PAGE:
The country’s travel restrictions include a blanket prohibition on all foreign travellers, the closure of the Canada-US border, blanket quarantine rules, and interprovincial travel barriers. All travellers entering Canada, including Canadians, must quarantine for 14 days.
The country’s largest operators and other travel stakeholders have been lobbying the government to find a "responsible way to co-exist with Covid-19 until there is a vaccine". This includes “prudently and thoughtfully opening aviation and lifting restrictions to safely resume travel throughout all Provinces of Canada, as well as from select[ed] countries”.
Air Canada has declared that Canada’s federal and interprovincial restrictions, which have been amongst the most severe in the world, resulted in the airline carrying less than 4% of the customers during 2Q2020 than it transported in 2Q2019. Now Air Canada and the Greater Toronto Airports Authority are starting a voluntary, month-long testing programme for international arrivals at Terminal 1 at Toronto’s Lester B Pearson International Airport.
Air Canada and the Greater Toronto Airport Authority are teaming up with McMaster Health Labs (MHL) to conduct the testing, and the study is aimed at providing data toe “help determine if an airport-based Covid-19 surveillance program is feasible, whether self-collection of Covid-19 testing is effective, and to explore options regarding the 14-day quarantine for international travel”, says the Covid-19 research initiatives and testing solutions non-profit organisation.
Canada’s border restrictions will remain in place until late Sep-2020, and there’s been little guidance from the government about how Canada will ultimately adjust or change its travel requirements. Air Canada stated it is providing “resources and support” for the study, and believes the findings could be useful to the Canadian government in “its decision-making to control the spread of Covid-19 and in exploring policy options”.
Air Canada believes that issues arising from Covid-19 related to travel can be safely managed using a science-based approach. The voluntary study performed by MHL, whose team has years of infectious disease academic research experience, should improve the understanding of the prevalence of Covid-19 among travellers so that safety measures implemented are proportionate to the actual risk.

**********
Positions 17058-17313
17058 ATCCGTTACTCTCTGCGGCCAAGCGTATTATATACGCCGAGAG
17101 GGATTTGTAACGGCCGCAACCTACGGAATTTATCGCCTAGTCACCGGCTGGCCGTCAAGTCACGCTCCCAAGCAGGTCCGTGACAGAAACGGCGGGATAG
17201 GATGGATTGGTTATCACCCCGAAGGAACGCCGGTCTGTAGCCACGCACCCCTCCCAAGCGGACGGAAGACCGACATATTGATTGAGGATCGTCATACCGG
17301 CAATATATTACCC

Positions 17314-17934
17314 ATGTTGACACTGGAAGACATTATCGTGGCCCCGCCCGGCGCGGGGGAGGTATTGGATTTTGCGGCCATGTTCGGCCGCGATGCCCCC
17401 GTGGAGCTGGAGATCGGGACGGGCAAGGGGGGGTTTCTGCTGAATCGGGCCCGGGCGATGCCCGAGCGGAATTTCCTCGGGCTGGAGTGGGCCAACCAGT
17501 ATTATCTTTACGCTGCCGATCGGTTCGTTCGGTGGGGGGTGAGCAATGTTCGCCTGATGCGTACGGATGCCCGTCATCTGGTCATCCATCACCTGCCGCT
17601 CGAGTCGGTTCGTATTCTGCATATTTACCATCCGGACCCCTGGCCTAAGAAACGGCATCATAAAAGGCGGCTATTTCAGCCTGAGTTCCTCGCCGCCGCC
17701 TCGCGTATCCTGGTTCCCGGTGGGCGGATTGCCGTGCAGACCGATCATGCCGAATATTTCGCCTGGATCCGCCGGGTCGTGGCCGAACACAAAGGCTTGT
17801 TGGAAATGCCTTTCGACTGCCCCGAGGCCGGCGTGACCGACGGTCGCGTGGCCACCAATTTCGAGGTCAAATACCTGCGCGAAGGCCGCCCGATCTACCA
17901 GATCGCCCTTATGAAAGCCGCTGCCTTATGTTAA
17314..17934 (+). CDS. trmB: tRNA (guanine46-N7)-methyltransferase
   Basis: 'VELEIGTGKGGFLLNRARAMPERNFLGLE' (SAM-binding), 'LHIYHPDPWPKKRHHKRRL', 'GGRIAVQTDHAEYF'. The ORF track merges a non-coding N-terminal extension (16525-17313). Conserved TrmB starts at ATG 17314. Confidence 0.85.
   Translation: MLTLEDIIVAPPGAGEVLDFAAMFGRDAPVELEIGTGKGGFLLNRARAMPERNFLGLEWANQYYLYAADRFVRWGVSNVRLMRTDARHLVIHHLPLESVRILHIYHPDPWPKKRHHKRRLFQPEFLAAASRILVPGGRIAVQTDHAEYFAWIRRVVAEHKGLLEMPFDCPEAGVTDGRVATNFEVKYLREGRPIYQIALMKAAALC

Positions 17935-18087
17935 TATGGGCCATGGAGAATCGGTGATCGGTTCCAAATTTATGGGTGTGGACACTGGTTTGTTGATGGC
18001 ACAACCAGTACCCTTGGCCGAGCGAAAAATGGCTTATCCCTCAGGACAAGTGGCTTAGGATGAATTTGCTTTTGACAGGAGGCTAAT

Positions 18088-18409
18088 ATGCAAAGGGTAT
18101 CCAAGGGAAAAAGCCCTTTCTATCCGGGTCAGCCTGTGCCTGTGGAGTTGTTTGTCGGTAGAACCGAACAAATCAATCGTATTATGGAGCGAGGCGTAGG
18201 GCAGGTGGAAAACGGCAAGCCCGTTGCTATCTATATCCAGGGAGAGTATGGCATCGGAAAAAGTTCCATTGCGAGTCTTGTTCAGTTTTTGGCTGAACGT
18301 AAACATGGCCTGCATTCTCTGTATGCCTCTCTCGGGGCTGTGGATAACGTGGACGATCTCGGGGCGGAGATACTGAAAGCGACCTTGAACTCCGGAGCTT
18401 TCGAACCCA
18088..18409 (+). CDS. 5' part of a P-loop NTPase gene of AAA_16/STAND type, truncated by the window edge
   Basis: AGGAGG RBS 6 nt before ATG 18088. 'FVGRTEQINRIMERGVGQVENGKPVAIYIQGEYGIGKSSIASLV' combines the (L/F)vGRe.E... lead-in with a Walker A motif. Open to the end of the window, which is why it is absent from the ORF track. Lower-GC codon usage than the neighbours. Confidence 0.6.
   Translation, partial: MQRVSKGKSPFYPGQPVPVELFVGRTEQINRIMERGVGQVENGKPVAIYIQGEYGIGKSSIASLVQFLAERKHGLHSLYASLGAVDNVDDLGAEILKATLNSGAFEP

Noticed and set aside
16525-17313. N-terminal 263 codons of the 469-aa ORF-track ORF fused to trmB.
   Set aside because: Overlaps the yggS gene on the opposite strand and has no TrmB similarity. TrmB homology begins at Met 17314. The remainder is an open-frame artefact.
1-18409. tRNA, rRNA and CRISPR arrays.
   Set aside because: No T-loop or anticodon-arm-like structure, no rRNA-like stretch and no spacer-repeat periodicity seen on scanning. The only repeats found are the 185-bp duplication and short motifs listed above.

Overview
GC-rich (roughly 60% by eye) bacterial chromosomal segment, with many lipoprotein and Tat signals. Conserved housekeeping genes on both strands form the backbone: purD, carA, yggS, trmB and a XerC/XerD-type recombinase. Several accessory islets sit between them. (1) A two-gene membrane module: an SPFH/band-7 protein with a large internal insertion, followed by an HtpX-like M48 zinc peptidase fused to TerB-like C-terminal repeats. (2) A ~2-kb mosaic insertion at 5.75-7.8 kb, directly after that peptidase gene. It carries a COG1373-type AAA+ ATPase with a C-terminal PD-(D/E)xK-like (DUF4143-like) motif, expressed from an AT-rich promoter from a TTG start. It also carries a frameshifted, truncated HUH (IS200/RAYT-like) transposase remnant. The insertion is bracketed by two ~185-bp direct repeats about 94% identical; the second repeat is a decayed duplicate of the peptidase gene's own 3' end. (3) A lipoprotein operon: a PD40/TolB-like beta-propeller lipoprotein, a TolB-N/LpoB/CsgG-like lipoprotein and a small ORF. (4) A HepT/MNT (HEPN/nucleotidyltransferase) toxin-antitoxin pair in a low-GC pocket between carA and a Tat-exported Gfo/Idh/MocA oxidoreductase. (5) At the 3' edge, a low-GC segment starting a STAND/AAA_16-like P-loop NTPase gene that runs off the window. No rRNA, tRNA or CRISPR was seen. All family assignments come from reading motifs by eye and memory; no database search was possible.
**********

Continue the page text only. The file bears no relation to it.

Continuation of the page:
The Canadian flag carrier has been at the forefront of the airline industry’s response to Covid-19, including being among the first carriers globally to require customer face coverings onboard and the first airline in the Americas to take customers' temperatures prior to boarding. In May it introduced Air Canada CleanCare+ to apply biosafety measures at each stage of the journey.
The study will seek to examine the number and percentage of arriving international travellers who test positive for Covid-19 during the federal government's quarantine period. As such the findings of the study may be useful to the Government of Canada in future decision-making to control the spread of COVID-19 and in exploring policy options. Having scientific data to support decision-making about the spread of the coronavirus would certainly be an important tool to keep travellers safe while working to wake trade and industry from its slumber.
Beginning 03-Sep-2020, international travellers arriving at Toronto Pearson’s Terminal 1 have been invited to take part in the study on a strictly voluntary basis after providing informed consent. Consenting participants are providing a sample to MHL researchers before leaving the airport and two additional self-collected samples seven and fourteen days after arrival are being collected, coinciding with the federal government's quarantine period.